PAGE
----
Complement activation is a crucial early event in Wallerian degeneration. In this study we show that treatment of rats with soluble complement receptor 1 (sCR1), an inhibitor of all complement pathways, blocked both systemic and local complement activation after crush injury of the sciatic nerve. Deposition of membrane attack complex (MAC) in the nerve was inhibited, the nerve was protected from axonal and myelin breakdown at 3 days after injury, and macrophage infiltration and activation was strongly reduced. We show that both classical and alternative complement pathways are activated after acute nerve trauma. Inhibition of the classical pathway by C1 inhibitor (Cetor) diminished, but did not completely block, MAC deposition in the injured nerve, blocked myelin breakdown, inhibited macrophage infiltration, and prevented macrophage activation at 3 days after injury. However, in contrast to sCR1 treatment, early signs of axonal degradation were visible in the nerve, linking MAC deposition to axonal damage. We conclude that sCR1 protects the nerve from early axon loss after injury and propose complement inhibition as a potential therapy for the treatment of diseases in which axon loss is the main cause of disabilities.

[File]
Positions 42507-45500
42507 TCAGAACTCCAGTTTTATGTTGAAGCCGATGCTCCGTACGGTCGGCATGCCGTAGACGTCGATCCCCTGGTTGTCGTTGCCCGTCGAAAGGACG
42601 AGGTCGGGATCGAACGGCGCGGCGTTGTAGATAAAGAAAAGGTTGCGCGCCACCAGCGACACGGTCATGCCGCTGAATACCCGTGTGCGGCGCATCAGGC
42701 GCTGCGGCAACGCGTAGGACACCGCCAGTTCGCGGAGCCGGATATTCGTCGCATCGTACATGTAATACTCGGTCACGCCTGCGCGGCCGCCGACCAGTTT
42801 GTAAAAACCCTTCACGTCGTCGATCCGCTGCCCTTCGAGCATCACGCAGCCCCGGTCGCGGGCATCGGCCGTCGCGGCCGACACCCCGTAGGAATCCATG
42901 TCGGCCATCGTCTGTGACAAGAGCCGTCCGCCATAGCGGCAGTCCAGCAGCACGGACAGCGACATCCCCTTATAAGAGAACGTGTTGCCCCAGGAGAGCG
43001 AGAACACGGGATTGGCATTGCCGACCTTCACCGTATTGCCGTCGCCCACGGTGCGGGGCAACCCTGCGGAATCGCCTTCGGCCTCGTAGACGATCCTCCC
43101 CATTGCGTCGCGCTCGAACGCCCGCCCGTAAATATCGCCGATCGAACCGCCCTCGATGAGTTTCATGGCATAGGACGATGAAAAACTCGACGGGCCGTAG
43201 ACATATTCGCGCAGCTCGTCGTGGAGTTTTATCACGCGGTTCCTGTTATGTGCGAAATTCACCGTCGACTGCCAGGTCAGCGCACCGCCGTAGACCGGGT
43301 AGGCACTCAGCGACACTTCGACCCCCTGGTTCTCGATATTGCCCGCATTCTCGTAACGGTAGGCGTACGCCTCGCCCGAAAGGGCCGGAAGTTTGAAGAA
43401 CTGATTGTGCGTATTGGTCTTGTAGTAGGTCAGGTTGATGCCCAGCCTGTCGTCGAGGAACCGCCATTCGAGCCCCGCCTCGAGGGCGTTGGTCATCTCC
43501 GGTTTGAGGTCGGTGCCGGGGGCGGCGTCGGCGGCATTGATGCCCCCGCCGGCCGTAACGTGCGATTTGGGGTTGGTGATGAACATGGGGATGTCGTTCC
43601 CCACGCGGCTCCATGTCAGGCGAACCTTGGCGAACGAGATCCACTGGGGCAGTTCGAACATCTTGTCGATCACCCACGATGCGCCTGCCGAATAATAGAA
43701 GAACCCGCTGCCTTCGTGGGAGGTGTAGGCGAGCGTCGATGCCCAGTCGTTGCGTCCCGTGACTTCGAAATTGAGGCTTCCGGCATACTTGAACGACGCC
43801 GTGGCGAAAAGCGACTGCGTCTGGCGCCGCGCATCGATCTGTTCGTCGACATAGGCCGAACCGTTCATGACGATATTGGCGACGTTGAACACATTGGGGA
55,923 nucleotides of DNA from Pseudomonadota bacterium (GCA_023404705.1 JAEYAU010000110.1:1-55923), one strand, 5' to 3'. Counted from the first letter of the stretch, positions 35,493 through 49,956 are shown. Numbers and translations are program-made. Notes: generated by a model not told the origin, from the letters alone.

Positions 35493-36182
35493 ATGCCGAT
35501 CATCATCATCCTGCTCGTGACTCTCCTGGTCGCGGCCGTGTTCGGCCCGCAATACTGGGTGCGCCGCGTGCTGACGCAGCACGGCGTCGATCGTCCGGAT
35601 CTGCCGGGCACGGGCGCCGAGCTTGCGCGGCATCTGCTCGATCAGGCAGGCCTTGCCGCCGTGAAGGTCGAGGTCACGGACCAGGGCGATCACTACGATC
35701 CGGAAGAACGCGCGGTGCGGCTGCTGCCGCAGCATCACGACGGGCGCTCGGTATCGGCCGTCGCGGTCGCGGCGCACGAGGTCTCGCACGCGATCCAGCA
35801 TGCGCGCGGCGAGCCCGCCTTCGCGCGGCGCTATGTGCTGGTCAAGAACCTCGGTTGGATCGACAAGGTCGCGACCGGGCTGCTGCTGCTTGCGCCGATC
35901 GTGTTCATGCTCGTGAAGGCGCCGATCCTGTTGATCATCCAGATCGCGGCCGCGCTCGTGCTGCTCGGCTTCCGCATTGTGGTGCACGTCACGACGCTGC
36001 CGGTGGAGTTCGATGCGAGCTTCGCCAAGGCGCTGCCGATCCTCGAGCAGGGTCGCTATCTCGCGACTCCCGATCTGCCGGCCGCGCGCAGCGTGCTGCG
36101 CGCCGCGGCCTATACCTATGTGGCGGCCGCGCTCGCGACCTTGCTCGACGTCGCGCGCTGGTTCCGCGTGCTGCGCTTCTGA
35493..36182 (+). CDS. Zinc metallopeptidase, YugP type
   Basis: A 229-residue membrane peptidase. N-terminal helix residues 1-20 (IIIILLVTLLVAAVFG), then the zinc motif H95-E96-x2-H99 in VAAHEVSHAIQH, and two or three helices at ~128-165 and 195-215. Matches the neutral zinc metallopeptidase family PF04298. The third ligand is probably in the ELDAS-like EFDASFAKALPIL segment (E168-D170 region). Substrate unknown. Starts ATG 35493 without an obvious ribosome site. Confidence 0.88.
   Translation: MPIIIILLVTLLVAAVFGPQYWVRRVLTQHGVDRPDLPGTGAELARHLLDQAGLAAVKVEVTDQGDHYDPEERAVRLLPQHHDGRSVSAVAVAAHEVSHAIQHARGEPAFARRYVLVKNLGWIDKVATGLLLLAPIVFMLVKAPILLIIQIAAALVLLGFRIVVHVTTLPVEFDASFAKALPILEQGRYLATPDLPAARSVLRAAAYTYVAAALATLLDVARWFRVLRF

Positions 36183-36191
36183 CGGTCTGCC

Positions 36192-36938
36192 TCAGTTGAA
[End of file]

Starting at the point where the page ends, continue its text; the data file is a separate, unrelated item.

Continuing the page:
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http://dx.doi.org/10.2353/ajpath.2008.070660DOI Listing
http://www.ncbi.nlm.nih.gov/pmc/articles/PMC2276415PMC
April 2008

The membrane attack complex of the complement system is essential for rapid Wallerian degeneration.

J Neurosci 2007 Jul;27(29):7663-72

Neurogenetics Laboratory, Academic Medical Center, University of Amsterdam, 1105 AZ Amsterdam, The Netherlands.